Interview 25 November 2012
A Road Not Taken
an interview by
In the aftermath of the 2012 election, the Bookman interviews Michael Brendan Dougherty, national correspondent for The American Conservative, on the thinking and likely influence of Patrick J. Buchanan and his New Majority—and the prospects for Republicans to interrupt current trends by reaching out to African-Americans and urban voters.
Best of the Bookman 25 November 2012
A Conservative Scholar’s Wisdom
The Case for Conservatism by Francis Graham Wilson, with a new introduction by Russell Kirk. Transaction Publishers [1951, 1969, 1990, 2011], 74 pp., $20 paper.
Review 18 November 2012
A Candle in the Darkness
Reading Law: The Interpretation of Legal Texts by Antonin Scalia and Bryan A. Garner. Thomson/West (St. Paul), 2012608 pp., $49.95, cloth.
Best of the Bookman 18 November 2012
The Character of Our Constitution
Rights and Duties: Reflections on Our Conservative Constitution by Russell Kirk. Spence Publishing Company, 1997, 208 pp., $28 cloth.
Review 11 November 2012
Pure Narrative Pleasure
Fairy Tales from the Brothers Grimm: A New English Version by Philip Pullman. Viking Adult, 2012, Cloth, 400 pages, $28.
Best of the Bookman 11 November 2012
Virtue and the Promise of Conservatism: the Legacy of Burke and Tocqueville, by Bruce Frohnen. University Press of Kansas, 1993. Cloth, 264 pages, $25.
Essay 5 November 2012
Jacques Barzun, 1907–2012
“Neither an unthinking optimist nor a congenital pessimist, Barzun took the long view that only history can provide.”
Review 4 November 2012
The Gifts of the Present
Berkeley-Paris Express: A Lively Memoir of Studying Classical Music and Painting by Webster Young. Santa Fe, N.M.: Editions D’Auteurs, 2012, 347 pages, $14.50; Kindle Edition, $9.95.
Best of the Bookman 4 November 2012
The Unknown Hegel
The Search for Historical Meaning: Hegel and the Postwar American Right by Paul Edward Gottfried. Dekalb, Illinois: Northern Illinois University Press, 1986,
Revised edition 2010. Paper, $24.
Review 31 October 2012
The Living, the Dead, and the Living Dead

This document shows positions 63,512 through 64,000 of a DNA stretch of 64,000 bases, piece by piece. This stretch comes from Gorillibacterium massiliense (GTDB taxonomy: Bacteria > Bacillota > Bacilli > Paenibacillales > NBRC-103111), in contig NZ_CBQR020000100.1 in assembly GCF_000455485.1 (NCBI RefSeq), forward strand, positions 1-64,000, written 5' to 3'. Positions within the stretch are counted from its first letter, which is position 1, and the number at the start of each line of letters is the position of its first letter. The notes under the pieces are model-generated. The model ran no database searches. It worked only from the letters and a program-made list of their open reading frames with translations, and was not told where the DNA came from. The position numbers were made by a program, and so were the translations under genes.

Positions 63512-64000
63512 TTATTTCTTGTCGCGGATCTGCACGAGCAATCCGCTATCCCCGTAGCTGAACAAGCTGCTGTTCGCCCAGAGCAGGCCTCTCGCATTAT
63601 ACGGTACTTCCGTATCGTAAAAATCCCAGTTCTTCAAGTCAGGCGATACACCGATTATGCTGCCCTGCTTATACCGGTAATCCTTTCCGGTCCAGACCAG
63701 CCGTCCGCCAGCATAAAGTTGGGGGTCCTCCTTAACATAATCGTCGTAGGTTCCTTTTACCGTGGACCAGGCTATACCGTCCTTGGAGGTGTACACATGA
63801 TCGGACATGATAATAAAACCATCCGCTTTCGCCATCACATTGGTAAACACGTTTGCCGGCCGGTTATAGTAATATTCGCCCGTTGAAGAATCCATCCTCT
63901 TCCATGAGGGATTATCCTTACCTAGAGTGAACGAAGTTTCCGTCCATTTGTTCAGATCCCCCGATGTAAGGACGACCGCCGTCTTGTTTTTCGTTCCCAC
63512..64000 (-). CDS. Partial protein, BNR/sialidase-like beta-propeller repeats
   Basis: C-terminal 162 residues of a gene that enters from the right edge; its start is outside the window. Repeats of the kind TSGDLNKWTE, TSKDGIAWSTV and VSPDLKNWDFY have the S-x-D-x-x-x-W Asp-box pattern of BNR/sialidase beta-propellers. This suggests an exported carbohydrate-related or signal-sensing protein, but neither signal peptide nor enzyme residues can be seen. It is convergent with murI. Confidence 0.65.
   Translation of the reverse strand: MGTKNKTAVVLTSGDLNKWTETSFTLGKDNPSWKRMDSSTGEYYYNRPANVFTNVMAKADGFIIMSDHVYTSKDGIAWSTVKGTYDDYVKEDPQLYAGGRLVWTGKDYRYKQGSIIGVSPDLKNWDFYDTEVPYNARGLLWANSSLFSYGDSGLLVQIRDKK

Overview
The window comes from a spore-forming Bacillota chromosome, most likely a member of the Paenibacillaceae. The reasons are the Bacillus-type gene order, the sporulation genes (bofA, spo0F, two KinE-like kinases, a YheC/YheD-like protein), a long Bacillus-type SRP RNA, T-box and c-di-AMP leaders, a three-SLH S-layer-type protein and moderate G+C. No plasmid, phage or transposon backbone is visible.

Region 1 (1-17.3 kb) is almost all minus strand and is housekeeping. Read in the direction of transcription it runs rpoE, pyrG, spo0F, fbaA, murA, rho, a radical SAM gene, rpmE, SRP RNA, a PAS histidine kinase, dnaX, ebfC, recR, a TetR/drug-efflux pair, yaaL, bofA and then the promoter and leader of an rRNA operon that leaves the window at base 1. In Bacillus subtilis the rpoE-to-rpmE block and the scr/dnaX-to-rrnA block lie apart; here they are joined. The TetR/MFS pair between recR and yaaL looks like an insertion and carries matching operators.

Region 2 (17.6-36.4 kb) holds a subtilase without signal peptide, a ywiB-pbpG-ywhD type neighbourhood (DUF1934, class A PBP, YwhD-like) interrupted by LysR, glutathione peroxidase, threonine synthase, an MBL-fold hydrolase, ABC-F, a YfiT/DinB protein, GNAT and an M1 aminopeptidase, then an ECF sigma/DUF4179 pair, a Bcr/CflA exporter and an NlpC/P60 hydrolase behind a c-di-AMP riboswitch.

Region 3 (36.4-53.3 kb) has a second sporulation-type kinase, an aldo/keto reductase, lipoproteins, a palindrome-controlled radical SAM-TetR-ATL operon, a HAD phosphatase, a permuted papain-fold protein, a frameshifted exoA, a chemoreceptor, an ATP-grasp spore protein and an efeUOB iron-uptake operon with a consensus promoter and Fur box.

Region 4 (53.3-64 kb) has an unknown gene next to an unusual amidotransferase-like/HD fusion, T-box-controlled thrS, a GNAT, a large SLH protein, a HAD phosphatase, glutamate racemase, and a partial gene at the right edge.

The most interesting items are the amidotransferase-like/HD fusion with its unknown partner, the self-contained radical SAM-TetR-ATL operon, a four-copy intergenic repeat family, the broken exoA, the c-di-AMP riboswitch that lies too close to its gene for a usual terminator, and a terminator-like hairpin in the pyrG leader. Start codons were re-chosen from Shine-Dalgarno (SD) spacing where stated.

Lord of the Hollow Dark by Russell Kirk. St. Martin’s Press, 1979.
Review 21 October 2012
Glory and Indignity
John Randolph of Roanoke
by David Johnson.
Baton Rouge: Louisiana State University Press, 2012
Cloth, 352 pages, $45.
Best of the Bookman 21 October 2012
Sir Henry Sumner Maine on Democracy
Popular Government, by Henry Sumner Maine. Introduction by George W. Carey. Indianapolis: Liberty Classics [1885, 1976] [free online PDF edition at Liberty Fund].
Review 14 October 2012
Faith and Twelve Presidents
The Faiths of the Postwar Presidents: From Truman to Obama
by David L. Holmes.
University of Georgia Press, 2012
296 pages, $30.
Best of the Bookman 14 October 2012
Historical Consciousness, or The Remembered Past by John Lukacs. New York: Harper & Row, 1968. [Rev ed. Transaction 1994, 411 pages.]
The moral imagination is the principal possession that man does not share with the beasts. It is man’s power to perceive ethical truth, abiding law, in the seeming chaos of many events. Without the moral imagination, man would live merely day to day, or rather moment to moment, as dogs do. It is the strange faculty—inexplicable if men are assumed to have an animal nature only—of discerning greatness, justice, and order, beyond the bars of appetite and self-interest.
Russell Kirk, Enemies of the Permanent Things, 1969
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We are pleased to announce the release of The University Bookman on Edmund Burke, now available for Kindle. Collecting 21 reviews, essays, and interviews from the Bookman on the life and thought of Edmund Burke, this book is only $2.99, and purchases support our ongoing work to provide an imaginative defense of the Permanent Things.
(3 Mar 2015)
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